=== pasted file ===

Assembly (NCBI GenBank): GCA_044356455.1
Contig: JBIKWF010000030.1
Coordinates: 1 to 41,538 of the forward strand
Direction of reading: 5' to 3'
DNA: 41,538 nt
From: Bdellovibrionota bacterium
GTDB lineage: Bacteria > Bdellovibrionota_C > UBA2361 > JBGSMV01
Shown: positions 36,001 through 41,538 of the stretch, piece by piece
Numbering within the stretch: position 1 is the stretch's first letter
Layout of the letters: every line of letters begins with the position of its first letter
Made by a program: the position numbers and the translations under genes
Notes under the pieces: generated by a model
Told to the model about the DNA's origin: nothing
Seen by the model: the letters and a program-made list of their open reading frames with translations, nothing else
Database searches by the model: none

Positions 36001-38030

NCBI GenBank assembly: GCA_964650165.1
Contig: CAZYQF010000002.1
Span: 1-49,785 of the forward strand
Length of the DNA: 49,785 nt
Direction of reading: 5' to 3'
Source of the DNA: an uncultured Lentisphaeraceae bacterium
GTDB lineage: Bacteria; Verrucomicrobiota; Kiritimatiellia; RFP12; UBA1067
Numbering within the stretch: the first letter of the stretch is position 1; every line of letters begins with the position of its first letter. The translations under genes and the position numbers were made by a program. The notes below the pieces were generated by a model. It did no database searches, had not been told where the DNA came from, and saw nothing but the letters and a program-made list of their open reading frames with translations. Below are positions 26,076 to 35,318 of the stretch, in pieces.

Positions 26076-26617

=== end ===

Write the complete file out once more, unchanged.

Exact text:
Assembly (NCBI GenBank): GCA_044356455.1
Contig: JBIKWF010000030.1
Coordinates: 1 to 41,538 of the forward strand
Direction of reading: 5' to 3'
DNA: 41,538 nt
From: Bdellovibrionota bacterium
GTDB lineage: Bacteria > Bdellovibrionota_C > UBA2361 > JBGSMV01
Shown: positions 36,001 through 41,538 of the stretch, piece by piece
Numbering within the stretch: position 1 is the stretch's first letter
Layout of the letters: every line of letters begins with the position of its first letter
Made by a program: the position numbers and the translations under genes
Notes under the pieces: generated by a model
Told to the model about the DNA's origin: nothing
Seen by the model: the letters and a program-made list of their open reading frames with translations, nothing else
Database searches by the model: none

Positions 36001-38030

NCBI GenBank assembly: GCA_964650165.1
Contig: CAZYQF010000002.1
Span: 1-49,785 of the forward strand
Length of the DNA: 49,785 nt
Direction of reading: 5' to 3'
Source of the DNA: an uncultured Lentisphaeraceae bacterium
GTDB lineage: Bacteria; Verrucomicrobiota; Kiritimatiellia; RFP12; UBA1067
Numbering within the stretch: the first letter of the stretch is position 1; every line of letters begins with the position of its first letter. The translations under genes and the position numbers were made by a program. The notes below the pieces were generated by a model. It did no database searches, had not been told where the DNA came from, and saw nothing but the letters and a program-made list of their open reading frames with translations. Below are positions 26,076 to 35,318 of the stretch, in pieces.

Positions 26076-26617